While the build doesn’t sit inside a factory and run for years at a time, a musician’s stage is certainly a rough enough environment that we might reach for a PLC over a standard development board for its benefits. The code for this project is available as well at the project’s GitHub page for those looking for a more advanced timekeeper to play along with their music practice, and for more details on why you might choose a PLC for your project take a look at this Arduino vs PLC showdown from a few years ago.

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Halfway Between Inspiration And Engineering

We see a lot of hacks where the path to success is pretty obvious, if maybe strewn with all sorts of complications, land-mines, and time-sinks. Then we get other hacks that are just totally out-of-the-box. Maybe the work itself isn’t so impressive, or even “correct” by engineering standards, but the inner idea that’s so crazy it just might work shines through.

This week, for instance, we saw an adaptive backlight LED TV modification that no engineer would ever design. Whether it was just the easiest way out, or used up parts on hand, [Mousa] cracked the problem of assigning brightnesses to the LED backlights by taking a tiny screen, playing the same movie on it, pointing it at an array of light sensors, and driving the LEDs inside his big TV off of that. No image processing, no computation, just light hitting LDRs. It’s mad, and it involves many, many wires, but it gets the job done.

Similarly, we saw an answer to the wet-3D-filament problem that’s as simple as it could possibly be: basically a tube with heated, dry air running through it that the filament must pass through on it’s way to the hot end. We’ve seen plenty of engineered solutions to damp filament, ranging from an ounce of prevention in the form of various desiccant storage options, to a pound of cure – putting the spools in the oven to bake out. We’re sure that drying filament inline isn’t the right way to do it, but we’re glad to see it work. The idea is there when you need it.

Not that there’s anything wrong with the engineering mindset. Quite the contrary: most often taking things one reasonable step at a time, quantifying up all the unknowns, and thinking through the path of least resistance gets you to the finish line of your project faster. But we still have to admire the off-the-wall hacks, where the way that makes the most sense isn’t always the most beautiful way to go. It’s a good week on Hackaday when we get both types of projects in even doses.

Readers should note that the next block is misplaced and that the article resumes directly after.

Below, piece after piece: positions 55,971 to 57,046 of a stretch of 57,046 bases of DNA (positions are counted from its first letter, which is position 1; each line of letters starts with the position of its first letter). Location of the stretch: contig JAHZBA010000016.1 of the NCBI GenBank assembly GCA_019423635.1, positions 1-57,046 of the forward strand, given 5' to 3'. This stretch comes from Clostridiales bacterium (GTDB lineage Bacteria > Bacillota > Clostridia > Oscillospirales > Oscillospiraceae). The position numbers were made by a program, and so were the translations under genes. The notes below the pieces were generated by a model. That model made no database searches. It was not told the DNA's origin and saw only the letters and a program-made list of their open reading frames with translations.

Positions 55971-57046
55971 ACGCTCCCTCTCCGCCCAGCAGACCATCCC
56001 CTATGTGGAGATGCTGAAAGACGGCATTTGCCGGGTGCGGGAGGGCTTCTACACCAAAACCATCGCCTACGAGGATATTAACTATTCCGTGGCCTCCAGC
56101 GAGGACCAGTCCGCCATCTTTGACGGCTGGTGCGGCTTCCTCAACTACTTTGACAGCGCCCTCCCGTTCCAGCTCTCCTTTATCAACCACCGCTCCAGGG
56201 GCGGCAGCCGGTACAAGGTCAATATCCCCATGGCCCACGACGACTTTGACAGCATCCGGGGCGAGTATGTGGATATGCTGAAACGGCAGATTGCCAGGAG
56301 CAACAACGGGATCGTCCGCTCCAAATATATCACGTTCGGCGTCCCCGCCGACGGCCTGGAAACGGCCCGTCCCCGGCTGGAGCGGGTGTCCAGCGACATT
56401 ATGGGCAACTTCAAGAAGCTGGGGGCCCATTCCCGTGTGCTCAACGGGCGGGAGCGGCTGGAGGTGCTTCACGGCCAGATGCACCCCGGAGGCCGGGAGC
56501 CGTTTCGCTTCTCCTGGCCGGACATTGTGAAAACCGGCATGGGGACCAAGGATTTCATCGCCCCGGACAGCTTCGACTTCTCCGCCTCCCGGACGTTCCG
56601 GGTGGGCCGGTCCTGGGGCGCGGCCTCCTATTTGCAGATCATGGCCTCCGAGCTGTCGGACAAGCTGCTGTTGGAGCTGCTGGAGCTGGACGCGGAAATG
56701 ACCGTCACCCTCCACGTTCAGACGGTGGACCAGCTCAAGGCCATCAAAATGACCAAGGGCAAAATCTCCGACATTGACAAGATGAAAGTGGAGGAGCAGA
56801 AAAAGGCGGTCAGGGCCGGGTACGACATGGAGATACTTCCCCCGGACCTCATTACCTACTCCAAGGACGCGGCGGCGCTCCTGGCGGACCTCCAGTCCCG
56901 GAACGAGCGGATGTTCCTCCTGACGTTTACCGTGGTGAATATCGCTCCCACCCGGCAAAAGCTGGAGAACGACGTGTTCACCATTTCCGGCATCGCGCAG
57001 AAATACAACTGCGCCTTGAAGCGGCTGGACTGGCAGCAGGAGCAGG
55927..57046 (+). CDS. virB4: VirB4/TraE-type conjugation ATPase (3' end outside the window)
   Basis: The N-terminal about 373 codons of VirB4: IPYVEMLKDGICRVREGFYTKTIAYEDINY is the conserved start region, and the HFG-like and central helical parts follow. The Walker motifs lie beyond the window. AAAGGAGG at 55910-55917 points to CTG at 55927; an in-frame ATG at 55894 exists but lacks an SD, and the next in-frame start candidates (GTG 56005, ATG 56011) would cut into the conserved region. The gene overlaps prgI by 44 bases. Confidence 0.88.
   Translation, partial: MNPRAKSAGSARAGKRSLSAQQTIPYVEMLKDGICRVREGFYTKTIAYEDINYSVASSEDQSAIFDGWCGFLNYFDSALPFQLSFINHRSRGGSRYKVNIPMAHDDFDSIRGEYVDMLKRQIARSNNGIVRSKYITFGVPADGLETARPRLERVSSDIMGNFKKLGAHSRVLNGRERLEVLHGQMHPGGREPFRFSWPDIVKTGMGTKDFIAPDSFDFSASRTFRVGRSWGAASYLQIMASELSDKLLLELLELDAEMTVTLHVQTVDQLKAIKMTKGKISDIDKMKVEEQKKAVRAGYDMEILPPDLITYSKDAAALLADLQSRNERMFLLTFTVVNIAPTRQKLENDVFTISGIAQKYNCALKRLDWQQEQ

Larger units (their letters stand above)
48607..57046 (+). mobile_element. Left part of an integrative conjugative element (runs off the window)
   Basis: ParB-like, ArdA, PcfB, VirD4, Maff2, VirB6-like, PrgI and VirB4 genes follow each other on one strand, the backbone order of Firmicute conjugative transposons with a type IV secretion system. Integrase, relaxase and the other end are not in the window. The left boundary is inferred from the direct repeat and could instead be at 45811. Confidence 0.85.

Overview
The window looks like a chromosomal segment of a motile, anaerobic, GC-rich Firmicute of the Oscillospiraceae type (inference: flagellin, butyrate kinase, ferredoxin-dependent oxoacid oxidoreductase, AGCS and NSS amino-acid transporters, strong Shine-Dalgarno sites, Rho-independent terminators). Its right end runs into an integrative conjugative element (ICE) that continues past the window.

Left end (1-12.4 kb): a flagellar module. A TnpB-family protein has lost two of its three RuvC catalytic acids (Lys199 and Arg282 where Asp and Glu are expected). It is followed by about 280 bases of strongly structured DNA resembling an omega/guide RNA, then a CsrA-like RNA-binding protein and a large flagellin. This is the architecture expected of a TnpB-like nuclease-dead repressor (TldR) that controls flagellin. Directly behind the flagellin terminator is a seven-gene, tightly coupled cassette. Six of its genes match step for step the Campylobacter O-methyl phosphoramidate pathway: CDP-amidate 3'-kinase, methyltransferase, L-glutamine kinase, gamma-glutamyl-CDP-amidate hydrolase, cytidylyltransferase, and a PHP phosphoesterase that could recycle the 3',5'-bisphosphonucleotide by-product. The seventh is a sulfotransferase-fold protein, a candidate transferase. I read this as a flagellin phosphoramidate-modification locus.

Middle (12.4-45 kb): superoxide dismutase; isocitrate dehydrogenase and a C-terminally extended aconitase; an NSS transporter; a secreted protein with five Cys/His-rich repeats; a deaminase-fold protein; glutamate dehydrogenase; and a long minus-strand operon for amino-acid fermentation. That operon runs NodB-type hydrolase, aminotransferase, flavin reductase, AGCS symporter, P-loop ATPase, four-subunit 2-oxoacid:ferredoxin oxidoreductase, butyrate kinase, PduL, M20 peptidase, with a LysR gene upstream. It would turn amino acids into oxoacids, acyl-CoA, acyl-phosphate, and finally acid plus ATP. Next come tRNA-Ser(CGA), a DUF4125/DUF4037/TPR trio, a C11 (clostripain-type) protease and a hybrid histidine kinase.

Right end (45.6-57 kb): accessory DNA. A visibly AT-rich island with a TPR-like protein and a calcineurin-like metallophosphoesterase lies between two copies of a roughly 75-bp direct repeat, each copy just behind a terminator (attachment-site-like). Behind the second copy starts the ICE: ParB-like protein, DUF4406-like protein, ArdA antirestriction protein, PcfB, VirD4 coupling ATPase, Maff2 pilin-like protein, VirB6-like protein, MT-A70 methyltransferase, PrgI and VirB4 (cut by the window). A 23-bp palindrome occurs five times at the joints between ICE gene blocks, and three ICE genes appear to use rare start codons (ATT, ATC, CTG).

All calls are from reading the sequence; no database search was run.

Candle Powered Lantern Isn’t As Silly As You Think

[Gilles Messier] at the Our Own Devices YouTube channel recently took a look at an interesting device — an electric lantern powered by a candle. At first glance, this sounds completely absurd. Why use a candle to power LEDs when you can use the light from the candle itself? This gadget has a trick up its sleeve, though. It lets candle light out and uses the heat from the candle flame to generate power for the LEDs.

The small Peltier “solid-state heat pump” module in the lantern acts as a thermoelectric generator, converting heat from the candle into electricity for the LEDs. The genius of the device is how it handles the candle “exhaust”.  A bimetallic disk in the chimney of the lantern closes when the air inside the device is hot. The Peltier device converts the heat differential to electricity, causing the air inside the lantern to cool. Meanwhile, the candle is beginning to starve for oxygen.  Once the air cools down a bit, the disk bends, allowing stale smoke out, and fresh air in, allowing the candle to burn brightly again. Then the cycle repeats.

[Gilles] does a deep dive into the efficiency of the lantern, which is worth the price of admission alone. These lanterns are pretty expensive — but Peltier modules are well-known by hackers. We’re sure it won’t be too hard to knock together a cheap version at home.